“As much as 44% of homicides are the result of an argument gone bad. So when we see that this is the case — and that it's not a group or gang incident — we have to address those root causes,” he said, “such as unemployment, lack of education or lack of resources.”

Getting involved early to show kids there are better ways to solve problems is key, Faulkner said. “And we start that with the new generation of young people going into the schools, the elementary schools, middle schools, even the high schools, and teaching conflict resolution skills.”

The homicide count kept at the Kansas City Police Department’s daily homicide analysis webpage has this year's official total at 169 as of Nov. 22, three fewer than the Star’s total. KCPD Sgt. Jake Becchina told KCUR in an email that the Star’s records include officer-involved shootings.

“The number of homicides and non-fatal shootings is very concerning … it's something everyone in Kansas City should care about,” he wrote. “We continue to work with our strategic partners on this issue. We are confident in the investments and efforts that we are employing to reduce violence, along with Partners for Peace, KC360, state and federal partners, probation/parole, and many many other community partners.”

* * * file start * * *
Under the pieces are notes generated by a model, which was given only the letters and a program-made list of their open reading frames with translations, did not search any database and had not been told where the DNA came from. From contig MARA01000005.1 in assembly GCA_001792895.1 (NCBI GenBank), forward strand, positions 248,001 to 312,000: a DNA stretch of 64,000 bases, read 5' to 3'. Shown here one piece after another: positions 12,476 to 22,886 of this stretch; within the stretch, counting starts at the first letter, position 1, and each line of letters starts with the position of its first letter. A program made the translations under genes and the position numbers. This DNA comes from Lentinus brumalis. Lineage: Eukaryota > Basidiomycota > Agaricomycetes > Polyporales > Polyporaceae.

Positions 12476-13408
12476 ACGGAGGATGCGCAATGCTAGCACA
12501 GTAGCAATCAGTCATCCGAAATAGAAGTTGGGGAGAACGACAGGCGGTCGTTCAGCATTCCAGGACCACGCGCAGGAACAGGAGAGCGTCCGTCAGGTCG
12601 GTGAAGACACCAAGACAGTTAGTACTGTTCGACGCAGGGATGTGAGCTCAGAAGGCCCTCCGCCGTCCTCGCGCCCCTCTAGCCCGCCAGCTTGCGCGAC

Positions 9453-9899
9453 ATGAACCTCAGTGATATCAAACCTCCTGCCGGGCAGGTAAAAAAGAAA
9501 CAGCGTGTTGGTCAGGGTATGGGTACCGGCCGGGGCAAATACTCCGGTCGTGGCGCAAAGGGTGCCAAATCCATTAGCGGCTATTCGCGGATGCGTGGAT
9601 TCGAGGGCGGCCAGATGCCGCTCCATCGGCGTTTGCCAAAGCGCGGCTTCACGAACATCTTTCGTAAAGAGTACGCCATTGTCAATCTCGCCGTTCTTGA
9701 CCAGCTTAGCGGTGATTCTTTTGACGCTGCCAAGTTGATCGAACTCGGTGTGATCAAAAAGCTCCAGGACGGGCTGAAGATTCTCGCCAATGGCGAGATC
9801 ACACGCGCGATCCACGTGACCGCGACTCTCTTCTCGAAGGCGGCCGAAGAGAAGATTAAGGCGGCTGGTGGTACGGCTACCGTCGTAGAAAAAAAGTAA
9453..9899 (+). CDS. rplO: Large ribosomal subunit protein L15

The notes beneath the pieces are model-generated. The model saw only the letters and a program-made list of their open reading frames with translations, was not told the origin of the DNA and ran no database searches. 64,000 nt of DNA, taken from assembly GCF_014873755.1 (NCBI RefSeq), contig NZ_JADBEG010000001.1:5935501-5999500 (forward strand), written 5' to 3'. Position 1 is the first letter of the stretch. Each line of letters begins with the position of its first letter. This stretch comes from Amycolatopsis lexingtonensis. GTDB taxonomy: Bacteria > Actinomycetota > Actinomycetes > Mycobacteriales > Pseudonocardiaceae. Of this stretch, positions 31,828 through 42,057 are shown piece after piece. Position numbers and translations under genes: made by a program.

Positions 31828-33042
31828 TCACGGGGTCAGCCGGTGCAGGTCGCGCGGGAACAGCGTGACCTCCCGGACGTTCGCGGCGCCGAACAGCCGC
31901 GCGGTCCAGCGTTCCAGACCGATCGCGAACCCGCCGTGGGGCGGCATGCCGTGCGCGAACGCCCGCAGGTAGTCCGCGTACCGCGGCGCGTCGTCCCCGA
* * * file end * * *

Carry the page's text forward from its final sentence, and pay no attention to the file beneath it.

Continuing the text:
While Faulkner thinks collaborative work with the police has yielded some results, he said depending strictly on law enforcement as the primary solution won’t work.

“We believe if we provide for people what they need, regardless of what the laws are in the city or the state, you can prevent a lot of stuff from happening,” he said, noting Missouri gun laws are some of the most lenient in the country.

“While we understand the proliferation of guns in our community here in Kansas City is great, and access to them is easy, we take the position that if we are addressing their needs, it doesn't matter if they have 10 guns in their home,” he said. “They're not going to shoot because their basic needs are being met.”

With a little more than a month left in 2023, Kansas City is on pace to break its all-time high of 182 homicides, set in 2020. According to KCPD numbers, there were 166 homicides at this time that year.

The consistently staggering totals have convinced Faulkner it will take more than a year to clean up such a long-standing issue.

“We want to make sure that what we are doing has a lasting effect. So one year — great, you were able to see a reduction,” he said. “But what about two years, what about three years?”

As KCUR’s race and culture reporter, I work to help readers and listeners build meaningful and longstanding relationships with the many diverse cultures that make up the Kansas City metro. I deliver nuanced stories about the underrepresented communities that call our metro home, and the people whose historically-overlooked contributions span politics, civil rights, business, the arts, sports and every other realm of our daily lives.